Eddie says, “It ain’t so free here either, Rodolpho”. Rodolpho reckons that in America it’s more ‘free’. The word ‘free’ in this case means more free to go out with someone really easily, without permission. This creates tension because Eddie is scolding Rodolpho for ‘dragging’ Catherine off without his permission. Eddie is making everyone feel awkward and silencing them off. The audience therefore are also silent and waiting for the imminent.

Knowing Eddie’s hatred towards Rodolpho, Catherine shows her rebellious side of herself by asking Rodolpho to dance with her. Beatrice also stands up to Eddie when Rodolfo refuses to dance with Catherine, she encourages him to dance. She says “Go ahead, dance, Rodolpho. At this point in the play the audience are made aware of both Catherine and Beatrice’s defiance towards Eddie and also their dislike of Eddie’s opinion. They can tell that Eddie is burning up inside, but not saying anything this time. Arthur Miller has used this situation to create a tenser atmosphere in the play it is set in a household where culture and tradition are very important and one of the most important thing of this particular culture is the respect a woman should have for a man, which is not shown in this scene.

After Eddie ‘accidentally’ punched Rodolpho, Marco raises a chair over his head like a weapon (looks as though he is about to hit Eddie), silently but painfully telling Eddie not to insult Rodolpho like he was. This acts as a warning to Eddie from Marco saying ‘Don’t be horrible to my brother, or else…’ This injects fear into audience as they are indicated about the fight yet to come.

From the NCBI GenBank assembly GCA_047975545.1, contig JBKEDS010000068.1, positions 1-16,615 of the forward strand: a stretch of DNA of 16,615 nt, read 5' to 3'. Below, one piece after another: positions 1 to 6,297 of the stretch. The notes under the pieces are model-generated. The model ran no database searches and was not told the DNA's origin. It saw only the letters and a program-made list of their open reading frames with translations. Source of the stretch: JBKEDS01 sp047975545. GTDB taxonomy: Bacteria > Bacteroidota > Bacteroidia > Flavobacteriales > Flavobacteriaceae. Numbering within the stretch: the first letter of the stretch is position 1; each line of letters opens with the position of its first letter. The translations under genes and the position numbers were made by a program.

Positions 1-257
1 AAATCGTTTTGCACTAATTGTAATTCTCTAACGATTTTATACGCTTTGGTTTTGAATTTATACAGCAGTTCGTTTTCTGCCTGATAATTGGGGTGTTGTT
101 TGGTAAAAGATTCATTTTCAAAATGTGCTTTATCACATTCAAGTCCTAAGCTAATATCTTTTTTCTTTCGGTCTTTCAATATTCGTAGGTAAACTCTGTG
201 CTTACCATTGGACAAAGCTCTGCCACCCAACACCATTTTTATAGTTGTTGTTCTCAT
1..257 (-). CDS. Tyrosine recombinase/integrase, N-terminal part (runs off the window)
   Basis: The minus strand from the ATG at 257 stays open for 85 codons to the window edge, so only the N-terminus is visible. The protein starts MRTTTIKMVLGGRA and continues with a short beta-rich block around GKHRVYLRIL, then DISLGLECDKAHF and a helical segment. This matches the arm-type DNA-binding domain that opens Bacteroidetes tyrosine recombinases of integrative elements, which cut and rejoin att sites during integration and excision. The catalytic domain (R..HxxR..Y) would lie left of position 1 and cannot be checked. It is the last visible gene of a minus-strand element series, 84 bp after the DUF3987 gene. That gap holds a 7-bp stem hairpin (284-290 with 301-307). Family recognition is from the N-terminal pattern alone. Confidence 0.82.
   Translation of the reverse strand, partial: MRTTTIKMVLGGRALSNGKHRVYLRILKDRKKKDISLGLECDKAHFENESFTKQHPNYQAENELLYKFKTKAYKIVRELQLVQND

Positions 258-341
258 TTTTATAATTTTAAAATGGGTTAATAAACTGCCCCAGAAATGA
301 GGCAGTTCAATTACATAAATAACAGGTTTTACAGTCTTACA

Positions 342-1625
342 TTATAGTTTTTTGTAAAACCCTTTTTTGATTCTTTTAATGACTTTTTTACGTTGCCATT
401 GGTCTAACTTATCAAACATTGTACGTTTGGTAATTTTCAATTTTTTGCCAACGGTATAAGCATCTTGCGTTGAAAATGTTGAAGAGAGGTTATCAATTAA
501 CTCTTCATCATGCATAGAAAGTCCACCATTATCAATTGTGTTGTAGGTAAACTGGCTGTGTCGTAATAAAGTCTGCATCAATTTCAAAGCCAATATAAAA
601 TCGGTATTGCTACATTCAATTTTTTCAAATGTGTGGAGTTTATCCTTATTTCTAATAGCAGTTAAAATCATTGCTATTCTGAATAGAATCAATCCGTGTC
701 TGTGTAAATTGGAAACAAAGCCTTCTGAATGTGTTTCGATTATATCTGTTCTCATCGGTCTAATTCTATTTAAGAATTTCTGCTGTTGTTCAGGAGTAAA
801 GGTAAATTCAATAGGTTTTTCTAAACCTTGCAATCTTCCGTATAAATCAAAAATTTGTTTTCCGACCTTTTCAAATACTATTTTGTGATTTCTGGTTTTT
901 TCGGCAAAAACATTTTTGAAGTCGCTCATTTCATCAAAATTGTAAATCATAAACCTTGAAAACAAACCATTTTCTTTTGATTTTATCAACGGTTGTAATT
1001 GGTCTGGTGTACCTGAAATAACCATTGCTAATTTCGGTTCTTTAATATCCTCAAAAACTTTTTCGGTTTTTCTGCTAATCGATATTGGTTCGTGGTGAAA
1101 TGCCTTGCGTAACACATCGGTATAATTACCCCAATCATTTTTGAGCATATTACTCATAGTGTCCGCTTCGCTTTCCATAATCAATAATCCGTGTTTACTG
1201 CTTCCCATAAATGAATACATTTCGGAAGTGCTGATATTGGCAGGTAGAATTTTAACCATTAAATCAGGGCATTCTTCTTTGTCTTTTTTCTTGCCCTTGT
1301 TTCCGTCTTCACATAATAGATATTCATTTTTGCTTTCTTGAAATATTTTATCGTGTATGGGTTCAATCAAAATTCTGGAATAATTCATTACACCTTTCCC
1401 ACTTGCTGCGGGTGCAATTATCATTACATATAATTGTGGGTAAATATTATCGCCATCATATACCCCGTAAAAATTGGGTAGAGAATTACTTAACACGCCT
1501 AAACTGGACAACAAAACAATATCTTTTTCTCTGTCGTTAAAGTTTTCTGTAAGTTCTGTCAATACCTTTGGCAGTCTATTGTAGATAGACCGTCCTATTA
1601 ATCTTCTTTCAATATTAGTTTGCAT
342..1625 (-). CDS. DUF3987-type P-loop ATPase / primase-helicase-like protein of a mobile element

In end scene, Eddie takes his own life with his own knife,
is symbolic of the self-destructive nature that led to such an ending.
As Arthur Miller wished to write 'a modern Greek tragedy´ in which the dagger represents Eddie’s ruthless nature, which lead him
to his drastic actions and eventually death. During the confrontation
earlier in the play Marco raised a chair like a weapon, which shows of
the fight yet to come. Rodolpho danced with Catherine when she had
previously been by no man but Eddie, and Eddie feels as though Rodolpho is taking her from Eddie’s grasp, stealing her, without permission. Anyway, permission is not the main reason why Eddie does not like Rodolpho, it is because he loves Catherine, but Catherine loves Rodolpho instead, which makes him jealous of Rodolpho.